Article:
Washing Machine Smelling Mouldy: Why and What to Do

You might think that your washing machine is the cleanest place on earth, but not so much if it gets mouldy. Believe it or not, one of the reasons this could be happening might be your soap, amongst other things. While your clothes may still be coming out smelling fresh as a new day after a rainstorm, your washing machine may smell like an old damp basement. Learn some of the different reasons this happens and things you can do to help.

What Are The Reasons My Washing Machine Smells Mouldy?

The obvious answer is that you wash dirty clothes in it, but it may be things like your actual soap, sewer issues, and forgetting your clothes (we all do this). Here are some of the main reasons your washer may develop a musty or mouldy smell:

  1. Less Water

Newer high efficiency washers use very little water to get your clothes clean. While they do a great job on your clothes, there may not be enough water to rinse away all of the products of washing. If you are loading dirty clothes with things like; soap, laundry perfume crystals, and thick softeners, then you may have a lot to rinse down the pipes. Couple this with a dark, damp place for happy mold to grow, and you get a stinky washer.

  1. Tight Seals

Newer washers, especially front loaders, have very tight seals so the water doesn’t run out all over your floor. The problem is mold and some bacteria love things like lack of oxygen, darkness, and warmth. When your washer is all sealed up and churning away, these guys are growing silently in the background.

  1. Shared Sewer Lines

If your washer shares sewer lines near your kitchen, you may be smelling the by-product of putting food down your garbage disposal. This is a common issue where the washer hook-up is in the kitchen area or nearby. You may actually be smelling last night’s dinner, or even last week. That and what is coming off your clothing can come together for a not-so-nice aroma. Then, with the issue in #1 all of this is just not getting rinsed through the pipes.

  1. Overly Smelly or Damp Clothes

Washing machine smells mouldy? This is another thing we have all done a few times: left wet clothes in the hamper. If you leave wet clothes to sit a few days prior to washing, they can begin to grow mold and mildew before they even go into the washer. Mold and mildew love to hitch rides to other places, like the inside of your washer.

  1. Keeping the Lid Closed

Mold, mildew, and bacteria love dark, warm, moist areas. If you leave the lid closed on an empty washer, you give them the perfect place to thrive and grow. It can get especially bad in summer or areas that have warmer year round climates.

  1. Leaving Wet Clothes in Washer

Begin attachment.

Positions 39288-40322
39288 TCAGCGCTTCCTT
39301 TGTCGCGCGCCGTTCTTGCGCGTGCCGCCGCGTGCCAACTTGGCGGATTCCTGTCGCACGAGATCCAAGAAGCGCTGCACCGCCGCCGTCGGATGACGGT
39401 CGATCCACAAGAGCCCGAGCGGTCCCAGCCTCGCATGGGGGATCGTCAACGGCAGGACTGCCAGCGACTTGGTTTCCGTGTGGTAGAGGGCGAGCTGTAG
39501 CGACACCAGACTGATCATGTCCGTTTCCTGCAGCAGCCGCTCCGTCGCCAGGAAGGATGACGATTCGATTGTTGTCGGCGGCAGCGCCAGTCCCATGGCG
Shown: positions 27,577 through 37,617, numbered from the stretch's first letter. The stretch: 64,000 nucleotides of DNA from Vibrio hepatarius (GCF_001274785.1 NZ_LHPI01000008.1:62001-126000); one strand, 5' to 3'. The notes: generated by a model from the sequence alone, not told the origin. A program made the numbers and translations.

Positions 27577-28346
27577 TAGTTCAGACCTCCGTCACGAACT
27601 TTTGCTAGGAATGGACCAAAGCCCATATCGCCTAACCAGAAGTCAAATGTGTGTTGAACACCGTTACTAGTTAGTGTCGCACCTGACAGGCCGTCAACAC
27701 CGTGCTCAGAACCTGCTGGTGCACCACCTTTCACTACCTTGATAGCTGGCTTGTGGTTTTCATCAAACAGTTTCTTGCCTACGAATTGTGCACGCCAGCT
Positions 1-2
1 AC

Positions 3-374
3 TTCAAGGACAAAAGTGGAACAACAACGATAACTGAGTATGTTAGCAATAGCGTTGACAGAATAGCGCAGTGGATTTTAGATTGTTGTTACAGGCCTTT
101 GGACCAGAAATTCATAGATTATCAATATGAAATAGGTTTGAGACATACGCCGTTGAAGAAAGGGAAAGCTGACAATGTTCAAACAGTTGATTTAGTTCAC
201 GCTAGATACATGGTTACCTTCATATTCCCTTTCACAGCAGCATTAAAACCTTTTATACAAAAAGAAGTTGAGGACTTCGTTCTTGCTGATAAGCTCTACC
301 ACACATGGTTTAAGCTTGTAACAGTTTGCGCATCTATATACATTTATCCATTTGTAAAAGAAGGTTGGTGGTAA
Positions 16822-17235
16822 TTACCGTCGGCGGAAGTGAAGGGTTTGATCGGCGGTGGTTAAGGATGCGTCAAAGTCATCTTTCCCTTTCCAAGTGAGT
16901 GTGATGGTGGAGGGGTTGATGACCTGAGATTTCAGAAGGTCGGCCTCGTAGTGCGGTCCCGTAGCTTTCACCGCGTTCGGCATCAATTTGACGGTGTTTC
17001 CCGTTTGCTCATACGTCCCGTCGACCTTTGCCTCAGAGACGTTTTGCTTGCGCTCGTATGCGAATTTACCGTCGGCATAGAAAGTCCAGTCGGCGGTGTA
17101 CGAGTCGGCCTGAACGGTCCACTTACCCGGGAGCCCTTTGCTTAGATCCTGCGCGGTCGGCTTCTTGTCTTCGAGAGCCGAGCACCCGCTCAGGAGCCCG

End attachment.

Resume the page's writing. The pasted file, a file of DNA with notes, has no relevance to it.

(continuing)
This is a common problem. We wash clothes and get sidetracked. Go back to put the clothes in the dryer the next day and the smell of mildew hits your nose. Of course, the clothes have to be re-washed or rinsed with softener and this can compound the problem. This means more cleaners and thick liquids for things to grow in.

What Can I Do About It?

If you develop a washing machine that smells mouldy, you have to be tough on it. Mold is a tough thing to get rid enough, especially in your washer. Here are some things you can do to help the problem and leave your washer smelling fresh:

Give It a Good Scrubbing

It may be that you just need to scrub off any dirt, grease, and grime from dirty clothes. Mix up a natural cleaning solution of baking soda with vinegar and use a kitchen sponge for the scrub. Baking soda is a great all-natural deodorizer. If you are into clean living, this won’t harm your clothes, your skin, or the paint on your washer. Here are the steps:

Tips For Washing Machine Care

Washing machine smells mouldy? Once you get rid of any smells, you should take measures on a regular basis to prevent them from coming back. Here are some weekly or monthly maintenance tips:

Keeping the kid open when your washer isn’t in use will keep fresh air moving through and some light to prevent mold growth. If your washer sits under a cupboard and the lid won’t stay up, just place a magnet in the lower lip of the cupboard to help hold it up. The magnet will also help when removing clothes to put in the dryer (This brings us to the next point).

Set some type of alarm or reminder to remember to put your clothes in the dryer promptly. It takes 24 to 48 hours for mold to start growing, but in ripe conditions like warm weather it could start even sooner.

If you have a newer washer, high efficiency laundry soap is designed for low suds to leave less residue in the washer. It takes very little water to rinse away, and doesn’t get “gummy.” With this, mold has nothing to cling onto. 

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